final case class SingleDoc[D](id: Int, doc: D)
  extends DocTree[D]
final case class DocCategory[D]
  (name: String, members: List[DocTree[D]])
  extends DocTree[D]

Now we need a replacement for the foreach that we used with the unparameterized DocumentTree to perform each initialization step on every Document therein. Now that DocTree is agnostic with respect to the specific document type, this is a little more abstract, but quite idiomatic.

  // add this to DocTree
  def map[D2](f: D => D2): DocTree[D2] =
    this match {
      case SingleDoc(id, d) => SingleDoc(id, f(d))
      case DocCategory(c, dts) =>
        DocCategory(c, dts map (_ map f))

It’s worth comparing these side by side. Now we should be able to step through initialization of DocTree with map, just as with DocumentTree and foreach.

scala> val dtp: DocTree[Path] = DocCategory("rt", List(SingleDoc(42, Paths.get(""))))
dtp: tmtp7.DocTree[java.nio.file.Path] = DocCategory(rt,List(SingleDoc(42,

scala> dtp map Doc.initText
res3: tmtp7.DocTree[String] =
DocCategory(rt,List(SingleDoc(42,contents of the file!)))

You wouldn’t avoid writing functions, would you?

There is nothing magical about DocTree that makes it especially amenable to the introduction of a type parameter. This is not a feature whose proper use is limited to highly abstract or general-purpose data structures; with its Strings and Ints strewn about, it is utterly domain-specific, “business” code.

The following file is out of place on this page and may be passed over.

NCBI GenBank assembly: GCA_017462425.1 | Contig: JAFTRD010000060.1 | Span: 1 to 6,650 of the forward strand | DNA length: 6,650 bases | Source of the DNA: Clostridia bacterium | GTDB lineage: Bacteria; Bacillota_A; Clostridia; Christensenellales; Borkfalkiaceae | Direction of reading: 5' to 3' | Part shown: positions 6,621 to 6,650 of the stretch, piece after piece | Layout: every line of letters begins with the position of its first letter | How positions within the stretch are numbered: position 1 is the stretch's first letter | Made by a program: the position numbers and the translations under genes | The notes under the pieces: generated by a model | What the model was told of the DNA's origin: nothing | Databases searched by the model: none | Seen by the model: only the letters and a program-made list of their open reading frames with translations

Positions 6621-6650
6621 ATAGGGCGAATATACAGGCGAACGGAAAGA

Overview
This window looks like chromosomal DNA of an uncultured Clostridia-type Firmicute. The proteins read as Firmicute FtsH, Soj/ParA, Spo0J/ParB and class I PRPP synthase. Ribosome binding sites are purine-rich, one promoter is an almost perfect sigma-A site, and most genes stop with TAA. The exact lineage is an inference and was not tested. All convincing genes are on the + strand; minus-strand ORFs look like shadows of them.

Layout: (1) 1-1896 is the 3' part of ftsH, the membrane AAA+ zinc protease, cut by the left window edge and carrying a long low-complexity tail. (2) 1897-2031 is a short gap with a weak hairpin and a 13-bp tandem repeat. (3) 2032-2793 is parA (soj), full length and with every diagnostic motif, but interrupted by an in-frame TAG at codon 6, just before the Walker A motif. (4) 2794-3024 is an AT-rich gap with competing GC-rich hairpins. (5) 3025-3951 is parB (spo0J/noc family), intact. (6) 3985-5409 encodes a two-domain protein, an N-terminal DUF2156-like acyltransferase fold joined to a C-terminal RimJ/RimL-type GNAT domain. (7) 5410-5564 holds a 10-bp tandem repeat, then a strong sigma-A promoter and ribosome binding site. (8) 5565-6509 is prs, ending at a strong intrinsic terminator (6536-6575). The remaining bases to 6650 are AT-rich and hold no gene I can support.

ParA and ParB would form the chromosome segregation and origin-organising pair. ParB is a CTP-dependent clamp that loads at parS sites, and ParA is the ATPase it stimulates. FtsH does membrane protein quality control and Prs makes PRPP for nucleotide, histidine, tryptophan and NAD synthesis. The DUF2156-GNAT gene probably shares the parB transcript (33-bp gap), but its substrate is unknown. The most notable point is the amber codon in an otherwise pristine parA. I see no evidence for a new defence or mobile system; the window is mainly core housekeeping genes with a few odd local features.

In fact, if we were likely to annotate Docs with more data, Doc would be a perfect place to add a type parameter!

// suppose we add some "extra" data
final case class Doc[A]
  (text: String, wordIndex: Map[String, List[Int]],
   mostPopular: List[(String, Int)],
   extra: A)

You can use a type parameter to represent one simple slot in an otherwise concretely specified structure, as above. You can use one to represent 10 slots.

Parameterized types are the type system’s version of functions. They aren’t just for collections, abstract code, or highly general-purpose libraries: they’re for your code!

Unless you are going to suggest that functions are “too academic”. Or that functions have no place in “business logic”. Or perhaps that, while it would be nice to define functions to solve this, that, and sundry, you’ll just do the quick no-defining-functions hack for now and maybe come back to add some functions later when “paying off technical debt”. Then, I’m not sure what to say.

The virtuous circle of FP and types

Now we are doing something very close to functional programming. Moreover, we were led here not by a desire for referential transparency, nor for purity, but merely for a way to represent the states of our program in a more well-typed way.